“Whether you live in New York City or Cody, Wyoming, the COVID pandemic has shown us that access to the outdoors is critical for our health and wellbeing,” said Christy Plumer, chief conservation officer of the TRCP. “The LWCF opens doors for people to experience our natural resources, while also investing in local economies and creating jobs.”

The Great American Outdoors Act requires the federal land management agencies to set aside a minimum of $27 million annually for recreational access projects. The TRCP has partnered with onX to release five reports detailing 16 million acres of inaccessible public land in 22 states.

“Proper implementation of the Land and Water Conservation Fund can make a lasting difference on these landscapes,” said Joel Webster, senior director of TRCP’s western programs. “Looking forward, if states can put these investments toward conserving fish and wildlife habitat and increasing public access, it will benefit generations of hunters and anglers to come.”

To read more about the administration’s announcement, click HERE.

Steve Kline

January 21, 2021

TRCP’s Top Five Conservation Priorities for the 117th Congress

How lawmakers can make history for conservation in 2021 and 2022

The 116th Congress was truly historic in its conservation achievements, with passage of the John Dingell Conservation Act, the Great American Outdoors Act, and the America’s Conservation Enhancement Act. It ended with a bang, as well, with a strong Water Resources Development Act that included natural infrastructure policies for which TRCP had long advocated.

But, as more Americans have turned to the outdoors and our fish and wildlife resources, there is more for the 117th Congress to get done. As we saw throughout 2019 and 2020, nothing sparks bipartisanship quite like conservation, and TRCP looks forward to working with our Democratic and Republican allies to assemble the next coalitions for conservation policy success.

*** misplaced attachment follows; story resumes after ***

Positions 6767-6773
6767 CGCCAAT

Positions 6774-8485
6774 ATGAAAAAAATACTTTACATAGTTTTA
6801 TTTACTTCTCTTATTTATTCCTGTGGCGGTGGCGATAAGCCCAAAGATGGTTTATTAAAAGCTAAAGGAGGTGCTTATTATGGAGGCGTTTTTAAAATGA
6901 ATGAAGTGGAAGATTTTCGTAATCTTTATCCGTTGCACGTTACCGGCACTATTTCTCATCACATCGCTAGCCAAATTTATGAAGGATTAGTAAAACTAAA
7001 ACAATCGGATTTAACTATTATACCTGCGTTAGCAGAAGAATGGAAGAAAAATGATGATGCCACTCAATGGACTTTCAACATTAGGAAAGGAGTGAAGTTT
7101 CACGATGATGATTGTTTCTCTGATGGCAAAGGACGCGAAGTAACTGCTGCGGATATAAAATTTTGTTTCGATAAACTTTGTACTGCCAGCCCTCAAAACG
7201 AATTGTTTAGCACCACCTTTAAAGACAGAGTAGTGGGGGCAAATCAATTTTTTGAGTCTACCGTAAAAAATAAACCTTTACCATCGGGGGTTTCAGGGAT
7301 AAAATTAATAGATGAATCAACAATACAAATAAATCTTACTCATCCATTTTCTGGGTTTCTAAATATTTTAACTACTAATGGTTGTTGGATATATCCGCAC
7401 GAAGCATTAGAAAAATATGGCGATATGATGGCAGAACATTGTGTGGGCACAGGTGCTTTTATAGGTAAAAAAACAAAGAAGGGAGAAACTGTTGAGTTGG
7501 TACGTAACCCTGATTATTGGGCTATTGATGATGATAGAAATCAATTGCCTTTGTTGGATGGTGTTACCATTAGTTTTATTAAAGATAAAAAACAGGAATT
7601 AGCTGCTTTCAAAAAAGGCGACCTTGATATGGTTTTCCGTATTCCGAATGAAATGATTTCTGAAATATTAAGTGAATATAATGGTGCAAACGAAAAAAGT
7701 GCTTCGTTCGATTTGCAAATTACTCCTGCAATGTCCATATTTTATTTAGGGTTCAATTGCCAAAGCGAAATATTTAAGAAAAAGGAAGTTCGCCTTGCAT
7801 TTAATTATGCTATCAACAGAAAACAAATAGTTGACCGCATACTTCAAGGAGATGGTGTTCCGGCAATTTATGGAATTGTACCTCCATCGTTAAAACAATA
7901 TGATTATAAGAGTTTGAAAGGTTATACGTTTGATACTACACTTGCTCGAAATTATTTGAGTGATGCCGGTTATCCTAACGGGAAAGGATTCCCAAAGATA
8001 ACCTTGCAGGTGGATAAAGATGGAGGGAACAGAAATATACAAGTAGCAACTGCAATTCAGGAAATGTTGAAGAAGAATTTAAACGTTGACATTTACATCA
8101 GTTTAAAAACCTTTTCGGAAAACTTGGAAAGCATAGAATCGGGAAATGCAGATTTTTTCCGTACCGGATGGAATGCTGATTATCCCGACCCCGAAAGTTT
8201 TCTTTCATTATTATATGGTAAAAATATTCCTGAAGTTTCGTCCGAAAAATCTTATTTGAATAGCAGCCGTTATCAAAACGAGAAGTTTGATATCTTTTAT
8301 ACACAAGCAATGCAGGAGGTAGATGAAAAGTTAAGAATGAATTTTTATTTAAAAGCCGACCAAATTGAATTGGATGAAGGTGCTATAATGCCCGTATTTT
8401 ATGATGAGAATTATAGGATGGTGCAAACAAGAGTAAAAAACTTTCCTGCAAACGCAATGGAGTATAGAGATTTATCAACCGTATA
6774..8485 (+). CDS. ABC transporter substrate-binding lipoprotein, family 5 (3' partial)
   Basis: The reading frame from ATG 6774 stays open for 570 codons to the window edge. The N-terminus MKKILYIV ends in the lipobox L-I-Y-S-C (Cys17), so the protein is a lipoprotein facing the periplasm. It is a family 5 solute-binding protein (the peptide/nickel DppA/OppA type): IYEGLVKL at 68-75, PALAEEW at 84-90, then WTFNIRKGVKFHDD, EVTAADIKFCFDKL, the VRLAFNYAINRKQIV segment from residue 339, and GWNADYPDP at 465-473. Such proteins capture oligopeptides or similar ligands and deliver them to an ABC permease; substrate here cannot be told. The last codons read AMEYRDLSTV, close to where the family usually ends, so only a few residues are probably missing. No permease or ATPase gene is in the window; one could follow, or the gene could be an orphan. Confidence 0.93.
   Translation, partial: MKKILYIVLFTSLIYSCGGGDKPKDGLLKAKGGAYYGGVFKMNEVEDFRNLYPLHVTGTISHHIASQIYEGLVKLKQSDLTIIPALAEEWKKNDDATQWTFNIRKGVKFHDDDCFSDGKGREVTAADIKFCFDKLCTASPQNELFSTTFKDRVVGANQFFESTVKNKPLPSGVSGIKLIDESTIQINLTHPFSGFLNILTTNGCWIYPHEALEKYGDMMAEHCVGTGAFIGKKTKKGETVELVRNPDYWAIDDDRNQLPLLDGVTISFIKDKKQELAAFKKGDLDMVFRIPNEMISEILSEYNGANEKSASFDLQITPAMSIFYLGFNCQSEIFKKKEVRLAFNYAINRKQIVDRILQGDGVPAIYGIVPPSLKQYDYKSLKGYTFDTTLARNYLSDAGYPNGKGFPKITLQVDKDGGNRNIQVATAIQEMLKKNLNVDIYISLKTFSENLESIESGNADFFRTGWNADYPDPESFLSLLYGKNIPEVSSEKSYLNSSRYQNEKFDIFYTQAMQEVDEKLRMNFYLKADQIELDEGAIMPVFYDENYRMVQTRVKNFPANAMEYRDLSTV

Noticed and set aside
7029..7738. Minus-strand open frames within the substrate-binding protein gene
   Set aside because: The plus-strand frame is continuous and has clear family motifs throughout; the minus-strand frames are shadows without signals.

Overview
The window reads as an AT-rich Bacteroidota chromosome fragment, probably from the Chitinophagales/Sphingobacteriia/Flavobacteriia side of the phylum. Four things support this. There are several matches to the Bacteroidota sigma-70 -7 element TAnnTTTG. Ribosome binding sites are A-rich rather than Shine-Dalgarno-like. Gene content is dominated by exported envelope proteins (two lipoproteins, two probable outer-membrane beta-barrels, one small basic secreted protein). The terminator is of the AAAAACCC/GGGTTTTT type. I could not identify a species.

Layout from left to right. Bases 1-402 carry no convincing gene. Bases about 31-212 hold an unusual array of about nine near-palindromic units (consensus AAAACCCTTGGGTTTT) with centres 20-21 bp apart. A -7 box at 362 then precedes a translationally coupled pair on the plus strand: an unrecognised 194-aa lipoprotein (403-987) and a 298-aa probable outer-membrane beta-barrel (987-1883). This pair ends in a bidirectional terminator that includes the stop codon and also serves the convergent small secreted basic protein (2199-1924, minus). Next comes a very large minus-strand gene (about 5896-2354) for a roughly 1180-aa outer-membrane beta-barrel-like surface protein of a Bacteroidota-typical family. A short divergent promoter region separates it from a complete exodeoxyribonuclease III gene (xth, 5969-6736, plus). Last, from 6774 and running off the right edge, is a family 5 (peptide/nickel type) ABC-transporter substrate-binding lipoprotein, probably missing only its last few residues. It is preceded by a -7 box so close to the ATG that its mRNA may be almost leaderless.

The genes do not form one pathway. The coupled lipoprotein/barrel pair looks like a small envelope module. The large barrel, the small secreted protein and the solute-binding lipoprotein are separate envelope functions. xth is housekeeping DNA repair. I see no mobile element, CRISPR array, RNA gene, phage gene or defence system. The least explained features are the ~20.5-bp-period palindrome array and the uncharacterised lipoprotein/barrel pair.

Here is our shortlist for the habitat, access, and funding priorities they should take up first.

Photo by Lisa Hupp/USFWS Alaska Region
Create Conservation Jobs

The Civilian Conservation Corps was a keystone of the New Deal response to the Great Depression, and it put significant numbers of unemployed Americans back to work building a legacy of trails, parkways, lodges, and tree-plantings that are still plainly visible across the country. Seventy years later, in response to the Great Recession of 2008, Congress passed the American Recovery and Reinvestment Act (ARRA), funding all manner of infrastructure and natural resource restoration projects meant to get people back to work.

As we stand at another economic threshold, with 10 million Americans still out of work as a result of the COVID-19 pandemic, Congress should once again craft economic recovery legislation that invests in conservation programs with a track record of creating jobs and restoring our natural resources.

Visit our Conservation Works for America webpage to learn more about how investments in conservation can create jobs, rebuild our economy, and improve the health of our communities.

Invest in Climate Change Solutions

In the last decade or more, it has become clear that American hunters and anglers are among the first to witness the impacts of a changing climate. Altered migrations, delayed rut seasons, and invasive species are just a few of the challenges sportsmen and women face as we plan time afield.

Now, leaders in Washington seem poised to act on climate, and with such a unique stake in the outcome, hunters and anglers must be at the table.

While there will certainly be much talk about pricing carbon, electric vehicles, and grid modernization, truly comprehensive climate legislation must include dramatically expanded roles for our nation’s water- and land-based systems that, conservative estimates indicate, could sequester at least 20 percent of our carbon targets. This means investing in grassland conservation, coastal and wetland restoration initiatives, and active forest health projects—exactly the kind of climate projects that benefit rural America and enhance the adaptability of our fish and wildlife resources.

Modernize Public Land Data

Increasingly, hunters, anglers, and all forms of outdoor enthusiasts seek to plan their adventures using the latest in mobile technology. This revolution in how people interface with their public lands has highlighted how little data about those lands is available in a technologically relevant format. To this day, knowing where one can go and what one can do there sometimes requires paper maps and an awareness of arcane and ever-changing agency policies.